I would like to try to explain in the best way I can, as a FtM transgender individual recently coming into a more formative sense of identity. I hope do not offend you, although I do feel a bit offended by the thread. Put that to my personal bias for now. I'd rather try to convince you that genderfluidity exists and deserves acknowledgement than get too bothered.
I'd always known that some people use alternative pronouns to express their non-normative sexuality, but hadn't really come across it for real (outside of literature) before visiting Elliquiy. It made me wonder a few things, mostly how I feel about using alternative pronouns for people.
I don't have a problem with it, because I respect our individual rights to self-identify any way we like. But I also think that at the end of the day, it's me being courteous - I don't think I have a duty to adhere to somebody's claims that they are hir, hym or shm etc.
Pronouns are an expression of a social and mental construct of gender. There is a divide that exists between the social and mental construct of gender versus the biological expression of gender. Those who identify as transgender or genderfluid (or a myriad of other options) have rejected this gender binary norm socially and mentally. Many trans individuals go on to reject it physically by switching genders.
At the end of the day, you don't have a duty to adhere to it. But when you do not, you are failing to acknowledge us as the people we see ourselves to be. A decent example would be....you consider yourself very set in your gender, right? What if someone called you the opposite gender and refused to stop? That is not who you are. You need to be acknowledged as how you
see yourself, right? To be told you're the other gender would make you feel ugly, incomplete, maybe even freakish. That is how we feel when we are not acknowledged for how we are.
It's okay. It's confusing. But we don't mind questions to help you figure us out better.
I'm writing this because I sorta hope somebody will convince me that there is a deeper reason, beyond social courtesy and good will, for adhering to the notion of gender as an entirely private creation. Because the gender binary of male and female is a massive part of my identity, and I see it everywhere I look. It is reality.
Gender is not a private creation. Gender is a complex social, mental, and physical construct. And when one of these traits is out of balance in some way, a person will likely identify as genderfluid, trans, etc.
I'd like to ask you to open your mind a little bit. Does the existence of additional gender concepts necessarily invalidate your gender? I don't think it does. I don't think our existence diminishes your gender existence. Why should it? I mean, think logically: the genders male and female are reality, yes. But this does not necessarily mean that other gender concepts are not there and should not be acknowledged. In other words, they are not the ONLY reality.
And I don't think having 'third' genders diminishes that... but I don't like being compelled, under the threat of seeming insensitive or bigoted, to play along with somebody's fantasy.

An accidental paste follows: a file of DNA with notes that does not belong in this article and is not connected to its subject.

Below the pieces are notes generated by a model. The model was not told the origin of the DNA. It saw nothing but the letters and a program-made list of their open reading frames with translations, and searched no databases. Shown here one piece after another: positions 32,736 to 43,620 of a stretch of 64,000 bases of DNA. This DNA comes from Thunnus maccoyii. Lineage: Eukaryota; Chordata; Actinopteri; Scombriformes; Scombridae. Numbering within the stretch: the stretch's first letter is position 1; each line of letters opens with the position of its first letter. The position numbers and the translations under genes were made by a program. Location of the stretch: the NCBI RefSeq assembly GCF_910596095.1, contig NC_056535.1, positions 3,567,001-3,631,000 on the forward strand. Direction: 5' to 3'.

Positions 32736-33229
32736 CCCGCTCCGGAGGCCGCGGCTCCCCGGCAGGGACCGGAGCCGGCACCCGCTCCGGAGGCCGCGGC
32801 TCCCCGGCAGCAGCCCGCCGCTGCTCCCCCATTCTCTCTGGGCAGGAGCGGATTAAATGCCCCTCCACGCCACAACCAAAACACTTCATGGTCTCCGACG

Are you sure you don't think it dimishes you? You have made a rather large assumption--that our gender concepts are a fantasy. Why is it a fantasy? There are people that are born intersexed--with partial or full expressions of both types of genitalia. They are obviously not fantasizing. When you could be both genders, are you obligated to choose from two? I believe intersexed individuals are their own gender. There are people in society that are neuter, too--my uncle is effectively castrated, and he seems to have ceased to refer to himself as "male." Is it such a large step from physical expression of gender to the social and mental expressions that we've gotten to?
I am not fantasizing. I have also been mentally diagnosed as a completely healthy individual. I am in complete control of my own mind, and these concepts are clear to me.
Especially if that person is claiming it is a fully fledged reality and I need to "get on board, or else". (This comes in reaction to a few heated PMs I had with a certain somebody, btw).
I don't think you've been told in a broad sense to "get on board or else." (Although you may have been told in PM, obviously....) You're being asked to provide a common courtesy, to acknolwedge an individual's sense of identity. We would do it for you. Always. And I don't think it upsets the idea of male and female--I think it adds to, enhances, and gives more meaning to those concepts.
Anyone willing to explain to me why third gender pronouns are important? Without spitting in my face first, please (unless you want to take it to RP)
No spit for you. But the third gender pronouns are important because they are a sign of true person-hood. If you don't even make an effort to acknowledge and use our pronouns, you are denying us the chance to be the people that we are. I know it's complicated. I know it's an upsetting concept when you're very comfortable with gender binary.
But it wouldn't hurt you to give it a chance. Genderfluid people aren't really all that common, so overall, I believe this impacts you little, and could make people like me very happy if you accepted us as we are.
Think it over, CupidCatt. I wrote this very late, and it might not be a great explanation, but I hope that you see it is from the heart.